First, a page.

A larger banker of life tasked with taking over Hong Kong’s global exchange

In early January, following the untimely departure of its executive director, the Hong Kong Stock Exchange was stalled in discussions over a crucial employment decision for its future as the heart of the most important financial center. of Asia and a bridge between China and Western capital markets.

The choice of who will lead Hong Kong’s Exchange and Clearing has been narrow: go with tradition and set up someone from mainland China or Hong Kong to establish the ship at a turbulent time for the city and its relationship with Beijing. Or jump on a Portuguese-speaking Argentine with a Croatian passport and a nickname – Gucho – known in business plans and consulting rooms in London, New York and Buenos Aires.

To the amazement of a Hong Kong establishment who assumed that 2021 was a time for conservatism over adventure, HKEX in February chose Nicolas Aguzin – a former head of operations in Asia at JPMorgan, resident in Hong Kong since 2012 and a banker known internally for his stratospheric growth through the American group.

Aguzin joined JPMorgan in 1990 in Buenos Aires. At the time JPMorgan’s executive director Jamie Dimon signed the press release announcing Aguzin’s new job at HKEX, he too was using the Gucho brand – a Spanish word game that induces his reputation as a great character. “Gucho is an exceptional leader and a human being,” Dimon flashed.

Prior to his first day as head of HKEX on Monday, the focus around Aguzin’s appointment was on what the 52-year-old isn’t – a Chinese speaker. But that focus, say former JPMorgan colleagues and former financial industry figures, misses the purpose of the appointment. Aguzin, known at JPMorgan as a smooth trader and a complete trader, was led to revive the global ambitions of a stock market in danger of becoming too dependent on tight regional flows and Beijing’s changing impulses.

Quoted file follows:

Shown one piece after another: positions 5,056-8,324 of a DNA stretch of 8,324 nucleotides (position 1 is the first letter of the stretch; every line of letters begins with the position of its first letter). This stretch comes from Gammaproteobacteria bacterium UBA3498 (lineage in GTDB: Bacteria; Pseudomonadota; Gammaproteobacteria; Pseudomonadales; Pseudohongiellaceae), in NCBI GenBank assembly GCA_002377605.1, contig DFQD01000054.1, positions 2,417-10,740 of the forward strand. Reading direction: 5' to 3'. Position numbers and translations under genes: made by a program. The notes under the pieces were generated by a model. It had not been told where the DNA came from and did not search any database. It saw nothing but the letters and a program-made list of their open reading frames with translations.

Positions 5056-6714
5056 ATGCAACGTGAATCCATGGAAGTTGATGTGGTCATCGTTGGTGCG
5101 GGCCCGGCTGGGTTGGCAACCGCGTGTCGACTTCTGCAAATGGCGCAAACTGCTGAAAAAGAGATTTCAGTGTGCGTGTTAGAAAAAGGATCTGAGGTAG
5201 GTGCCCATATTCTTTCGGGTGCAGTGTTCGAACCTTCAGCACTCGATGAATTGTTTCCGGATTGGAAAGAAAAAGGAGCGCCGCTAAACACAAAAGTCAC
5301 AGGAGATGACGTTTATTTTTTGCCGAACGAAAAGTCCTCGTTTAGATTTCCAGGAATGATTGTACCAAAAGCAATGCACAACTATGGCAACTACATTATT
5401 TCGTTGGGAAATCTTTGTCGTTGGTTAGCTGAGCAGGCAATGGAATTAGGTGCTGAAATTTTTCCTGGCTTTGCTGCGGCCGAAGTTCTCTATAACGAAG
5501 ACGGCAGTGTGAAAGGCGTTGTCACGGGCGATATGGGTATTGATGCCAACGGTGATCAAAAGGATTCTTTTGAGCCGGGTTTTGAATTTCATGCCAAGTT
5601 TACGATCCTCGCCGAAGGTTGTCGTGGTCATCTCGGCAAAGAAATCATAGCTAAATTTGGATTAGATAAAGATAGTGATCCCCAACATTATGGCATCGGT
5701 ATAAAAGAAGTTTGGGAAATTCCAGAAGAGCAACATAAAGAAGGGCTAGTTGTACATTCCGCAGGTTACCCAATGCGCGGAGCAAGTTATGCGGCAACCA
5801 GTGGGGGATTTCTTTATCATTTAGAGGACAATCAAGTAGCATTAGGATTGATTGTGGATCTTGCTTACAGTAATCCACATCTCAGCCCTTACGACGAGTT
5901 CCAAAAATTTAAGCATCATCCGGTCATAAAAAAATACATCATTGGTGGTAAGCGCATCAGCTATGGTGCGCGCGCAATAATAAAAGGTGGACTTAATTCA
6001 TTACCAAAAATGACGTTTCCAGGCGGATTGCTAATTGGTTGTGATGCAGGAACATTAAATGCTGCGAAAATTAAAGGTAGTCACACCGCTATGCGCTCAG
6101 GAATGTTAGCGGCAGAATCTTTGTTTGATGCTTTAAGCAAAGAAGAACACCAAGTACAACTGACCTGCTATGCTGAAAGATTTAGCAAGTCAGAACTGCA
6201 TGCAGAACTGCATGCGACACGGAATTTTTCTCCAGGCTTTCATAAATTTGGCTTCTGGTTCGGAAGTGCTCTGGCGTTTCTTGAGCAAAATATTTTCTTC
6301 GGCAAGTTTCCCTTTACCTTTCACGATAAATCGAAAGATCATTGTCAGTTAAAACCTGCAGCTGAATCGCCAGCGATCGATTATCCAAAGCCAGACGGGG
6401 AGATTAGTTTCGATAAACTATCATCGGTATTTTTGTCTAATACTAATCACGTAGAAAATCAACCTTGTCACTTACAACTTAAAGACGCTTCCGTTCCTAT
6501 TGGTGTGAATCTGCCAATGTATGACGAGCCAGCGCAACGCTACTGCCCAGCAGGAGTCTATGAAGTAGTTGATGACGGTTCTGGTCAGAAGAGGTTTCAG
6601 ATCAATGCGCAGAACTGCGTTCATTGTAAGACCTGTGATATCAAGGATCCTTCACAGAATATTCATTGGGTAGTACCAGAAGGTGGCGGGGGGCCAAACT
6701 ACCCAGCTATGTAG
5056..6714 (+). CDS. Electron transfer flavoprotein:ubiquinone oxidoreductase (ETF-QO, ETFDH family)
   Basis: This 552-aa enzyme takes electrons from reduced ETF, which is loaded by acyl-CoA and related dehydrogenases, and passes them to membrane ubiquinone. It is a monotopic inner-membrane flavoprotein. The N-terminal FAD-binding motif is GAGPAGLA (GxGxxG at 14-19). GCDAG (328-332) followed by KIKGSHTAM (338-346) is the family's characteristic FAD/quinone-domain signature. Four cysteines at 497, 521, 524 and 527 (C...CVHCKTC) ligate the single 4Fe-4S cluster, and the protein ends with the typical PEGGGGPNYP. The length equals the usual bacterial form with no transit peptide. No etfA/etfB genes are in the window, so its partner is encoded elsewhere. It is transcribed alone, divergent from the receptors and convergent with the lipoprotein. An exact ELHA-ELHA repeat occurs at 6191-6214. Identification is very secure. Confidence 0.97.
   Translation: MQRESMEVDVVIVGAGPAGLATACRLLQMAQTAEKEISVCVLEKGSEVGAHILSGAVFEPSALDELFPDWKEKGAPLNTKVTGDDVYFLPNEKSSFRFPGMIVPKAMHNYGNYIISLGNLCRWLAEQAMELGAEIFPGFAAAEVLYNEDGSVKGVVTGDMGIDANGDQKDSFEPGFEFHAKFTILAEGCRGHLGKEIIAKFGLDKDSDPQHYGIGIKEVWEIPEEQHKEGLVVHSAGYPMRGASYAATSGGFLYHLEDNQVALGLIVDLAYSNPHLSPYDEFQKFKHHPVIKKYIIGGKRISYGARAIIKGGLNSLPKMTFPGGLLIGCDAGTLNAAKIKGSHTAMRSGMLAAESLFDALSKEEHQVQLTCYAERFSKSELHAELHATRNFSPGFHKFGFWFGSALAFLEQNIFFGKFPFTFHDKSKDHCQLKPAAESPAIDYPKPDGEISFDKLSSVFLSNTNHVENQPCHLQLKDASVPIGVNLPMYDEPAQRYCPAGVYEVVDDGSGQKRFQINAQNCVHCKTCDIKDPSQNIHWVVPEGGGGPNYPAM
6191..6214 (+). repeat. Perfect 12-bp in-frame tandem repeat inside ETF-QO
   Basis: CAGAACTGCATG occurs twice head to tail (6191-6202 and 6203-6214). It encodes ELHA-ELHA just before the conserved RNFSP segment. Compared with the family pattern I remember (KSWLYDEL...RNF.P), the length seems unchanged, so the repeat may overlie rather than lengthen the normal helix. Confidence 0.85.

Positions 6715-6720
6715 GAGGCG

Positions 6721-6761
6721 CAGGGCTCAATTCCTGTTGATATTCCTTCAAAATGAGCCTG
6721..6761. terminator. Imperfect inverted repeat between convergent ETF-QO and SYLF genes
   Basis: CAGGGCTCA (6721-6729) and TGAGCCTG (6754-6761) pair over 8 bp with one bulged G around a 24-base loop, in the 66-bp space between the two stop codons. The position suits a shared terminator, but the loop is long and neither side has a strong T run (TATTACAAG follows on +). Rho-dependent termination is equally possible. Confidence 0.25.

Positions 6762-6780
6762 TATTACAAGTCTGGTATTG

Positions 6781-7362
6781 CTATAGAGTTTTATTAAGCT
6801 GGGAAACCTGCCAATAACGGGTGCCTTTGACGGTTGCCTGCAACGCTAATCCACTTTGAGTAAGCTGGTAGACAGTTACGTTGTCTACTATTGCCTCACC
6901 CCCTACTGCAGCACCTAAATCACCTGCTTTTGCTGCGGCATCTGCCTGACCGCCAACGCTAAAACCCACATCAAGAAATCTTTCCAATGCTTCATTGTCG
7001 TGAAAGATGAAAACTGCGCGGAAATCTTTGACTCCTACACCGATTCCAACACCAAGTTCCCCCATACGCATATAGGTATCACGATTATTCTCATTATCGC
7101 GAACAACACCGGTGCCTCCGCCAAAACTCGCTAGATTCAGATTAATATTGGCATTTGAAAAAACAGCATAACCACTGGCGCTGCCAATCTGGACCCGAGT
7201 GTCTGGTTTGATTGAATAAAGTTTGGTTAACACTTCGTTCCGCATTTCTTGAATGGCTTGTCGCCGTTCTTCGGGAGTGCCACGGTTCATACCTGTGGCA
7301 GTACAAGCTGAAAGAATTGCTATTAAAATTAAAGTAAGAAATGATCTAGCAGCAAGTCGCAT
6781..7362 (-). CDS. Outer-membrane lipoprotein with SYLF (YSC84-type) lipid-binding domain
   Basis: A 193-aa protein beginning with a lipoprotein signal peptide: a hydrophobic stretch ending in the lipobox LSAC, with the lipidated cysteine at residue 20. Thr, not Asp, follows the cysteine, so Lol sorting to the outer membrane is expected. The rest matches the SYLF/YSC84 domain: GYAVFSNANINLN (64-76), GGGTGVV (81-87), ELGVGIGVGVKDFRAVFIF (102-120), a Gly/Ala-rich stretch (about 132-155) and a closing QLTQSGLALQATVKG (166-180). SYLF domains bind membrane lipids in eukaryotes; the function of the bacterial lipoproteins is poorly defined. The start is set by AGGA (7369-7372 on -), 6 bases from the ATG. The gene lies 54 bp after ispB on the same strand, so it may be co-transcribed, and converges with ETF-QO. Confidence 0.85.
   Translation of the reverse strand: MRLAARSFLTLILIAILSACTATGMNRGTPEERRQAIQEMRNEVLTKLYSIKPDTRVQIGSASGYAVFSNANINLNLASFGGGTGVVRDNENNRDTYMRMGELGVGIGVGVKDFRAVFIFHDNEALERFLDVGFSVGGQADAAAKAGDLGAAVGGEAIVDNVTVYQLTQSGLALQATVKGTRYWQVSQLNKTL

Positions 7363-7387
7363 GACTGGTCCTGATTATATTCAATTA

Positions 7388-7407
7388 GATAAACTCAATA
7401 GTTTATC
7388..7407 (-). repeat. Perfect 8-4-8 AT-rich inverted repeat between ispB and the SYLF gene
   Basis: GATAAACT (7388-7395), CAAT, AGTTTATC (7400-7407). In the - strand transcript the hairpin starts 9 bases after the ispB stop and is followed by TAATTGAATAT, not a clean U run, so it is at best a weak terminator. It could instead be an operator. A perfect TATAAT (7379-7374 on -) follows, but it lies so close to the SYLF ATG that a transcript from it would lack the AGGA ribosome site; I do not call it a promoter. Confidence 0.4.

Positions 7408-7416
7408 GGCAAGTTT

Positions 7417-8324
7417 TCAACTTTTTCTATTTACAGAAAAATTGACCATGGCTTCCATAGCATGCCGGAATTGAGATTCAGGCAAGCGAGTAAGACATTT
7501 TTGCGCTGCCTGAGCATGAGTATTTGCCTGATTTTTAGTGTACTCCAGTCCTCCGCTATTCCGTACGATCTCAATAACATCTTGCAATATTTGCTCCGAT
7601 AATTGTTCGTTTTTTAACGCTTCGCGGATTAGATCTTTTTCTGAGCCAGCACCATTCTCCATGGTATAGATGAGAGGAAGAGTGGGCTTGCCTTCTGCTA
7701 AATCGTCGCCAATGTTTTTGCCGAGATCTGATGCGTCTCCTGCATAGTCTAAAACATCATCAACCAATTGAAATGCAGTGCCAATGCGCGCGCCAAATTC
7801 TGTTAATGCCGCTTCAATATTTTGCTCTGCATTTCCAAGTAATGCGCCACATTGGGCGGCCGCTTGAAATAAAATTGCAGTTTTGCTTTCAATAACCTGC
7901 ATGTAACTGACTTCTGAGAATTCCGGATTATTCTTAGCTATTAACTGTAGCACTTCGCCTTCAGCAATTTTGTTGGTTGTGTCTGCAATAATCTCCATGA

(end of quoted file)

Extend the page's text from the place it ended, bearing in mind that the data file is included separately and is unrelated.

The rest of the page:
“In recent years, the Hong Kong stock exchange has made repeated strides to gain a foothold in China, and has not even worked hard to connect with the world,” wrote Weijian Shan, president of PAG, one of the largest of Hong Kong investment groups, in the Chinese magazine Caijing. “As a foreigner, Gucho needs to better understand how to make efforts in this area, which can contribute unique value to the Hong Kong stock market.”

Others see a more immediate prospect of new business. “I can see him convincing Southeast Asian and Latin American companies to list here,” said one person who worked closely with him.

Aguzin does not inherit a firm in difficulty. The legacy of his predecessor in HKEX – another former banker JPMorgan – Charles Li it is widely seen as very successful. He devoted his ten-year direction to promoting close cooperation with the continent’s exchanges in Shanghai and Shenzhen. It is a pioneer of schemes that have led to major investment flows in and out of mainland China via Hong Kong.

Under Li’s tenure, the market capitalization of HKEX companies has more than doubled to HK $ 53tn ($ 6.7tn) and was the most popular global location for the first seven public offerings in the last 12 years. . The companies have raised $ 398 billion by 2020, the highest year in a decade. IPOs and trade flows have hit record volumes in recent months.

HKEX’s £ 32 trillion bid for the London Stock Exchange Group was launched as the world’s focus was on anti-government protests in Hong Kong rather than on the strength of its stock market. © AP

But Li also acknowledged that the exchange had become heavily dependent on Chinese capital and liquidity. Chinese companies now account for more than half of those listed in Hong Kong, and more than three-quarters of the total value of listed companies.

Li’s attempts to rectify this came in the form of a £ 32 billion surprise bid to buy the London Stock Exchange Group in 2019 which it erupted quickly and humiliatingly. Launched when the world’s attention was on anti-government protests in Hong Kong rather than on the strength of its stock market, the failure also highlighted the difficulties in harmonizing economic and political interests between Asia and the West.